Passing on Maternal Behavior, From One Generation To The Next - KCBD NewsChannel 11 Lubbock

6/25/03

Passing on Maternal Behavior, From One Generation To The Next

We look like our parents because we inherit their genes. But what about personality traits, like the way we handle stress? "Highly anxious mothers have been found to have offspring that inherit some of these anxious traits," said Frances Champagne, a Researcher at McGill University.

Children of less stressed-out moms grow up to be less anxious. But is this nature, something that¦s passed on in our genes, or is it nurture, something shaped by our environment? Researchers say it¦s both. You have to first have the gene, and then the environment. "Without the gene you'll get no gene expression, without an environment you'll get no gene expression," said Champagne.

Champagne studied this in rats. When a mother rat licks and grooms her pups it wires their brains to better handle stress when they grow up. It turns out that the female offspring then pass this on to the next generation. "Maternal environment can basically take the genetic make up of the offspring and selectively express some genes and not others and ultimately effect how they respond to stress, how anxious they are behaviorally, and how they function as mothers," says Champagne.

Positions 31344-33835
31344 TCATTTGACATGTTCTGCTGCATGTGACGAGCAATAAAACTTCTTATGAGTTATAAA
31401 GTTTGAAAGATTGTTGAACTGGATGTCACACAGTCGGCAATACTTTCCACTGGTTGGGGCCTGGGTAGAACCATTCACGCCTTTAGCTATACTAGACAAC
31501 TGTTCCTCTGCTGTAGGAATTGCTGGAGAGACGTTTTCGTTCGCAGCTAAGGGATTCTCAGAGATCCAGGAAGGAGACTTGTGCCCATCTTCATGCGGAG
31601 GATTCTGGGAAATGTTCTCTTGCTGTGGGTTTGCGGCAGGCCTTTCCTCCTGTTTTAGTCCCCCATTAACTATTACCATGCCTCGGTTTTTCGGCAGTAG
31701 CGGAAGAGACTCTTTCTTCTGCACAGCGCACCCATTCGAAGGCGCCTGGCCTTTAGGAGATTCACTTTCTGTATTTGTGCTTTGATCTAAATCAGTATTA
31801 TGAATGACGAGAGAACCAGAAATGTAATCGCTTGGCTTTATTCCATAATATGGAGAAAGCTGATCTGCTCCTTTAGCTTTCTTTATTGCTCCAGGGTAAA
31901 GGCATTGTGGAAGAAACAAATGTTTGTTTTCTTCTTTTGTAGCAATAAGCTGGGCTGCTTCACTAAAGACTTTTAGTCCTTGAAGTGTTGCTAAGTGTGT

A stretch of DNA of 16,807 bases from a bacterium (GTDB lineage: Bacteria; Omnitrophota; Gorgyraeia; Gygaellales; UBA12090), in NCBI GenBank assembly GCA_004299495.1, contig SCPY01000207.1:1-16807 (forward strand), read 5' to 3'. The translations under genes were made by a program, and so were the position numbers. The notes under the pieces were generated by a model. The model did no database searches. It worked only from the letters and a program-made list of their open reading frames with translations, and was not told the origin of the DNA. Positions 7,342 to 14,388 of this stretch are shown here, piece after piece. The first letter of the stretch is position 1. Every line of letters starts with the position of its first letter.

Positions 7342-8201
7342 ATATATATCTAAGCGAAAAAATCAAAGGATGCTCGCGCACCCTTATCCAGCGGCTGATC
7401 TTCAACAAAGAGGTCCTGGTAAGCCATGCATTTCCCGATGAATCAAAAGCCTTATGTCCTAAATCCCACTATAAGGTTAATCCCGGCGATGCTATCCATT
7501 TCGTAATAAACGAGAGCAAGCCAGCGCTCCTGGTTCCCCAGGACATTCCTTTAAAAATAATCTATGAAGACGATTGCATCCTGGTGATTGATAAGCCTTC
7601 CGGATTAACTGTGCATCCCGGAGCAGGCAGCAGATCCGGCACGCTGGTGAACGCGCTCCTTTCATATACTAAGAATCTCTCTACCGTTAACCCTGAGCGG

But could this be true for humans? "The infant-mother interactions are a little different. But the physiology in the brain of the rat are quite comparable," said Champagne. Suggesting that mother nature has a sister named nurture for us too.

The researchers believe that parental care can off set negative environmental influences on the brain's development as well. For more information on this subject (click here).

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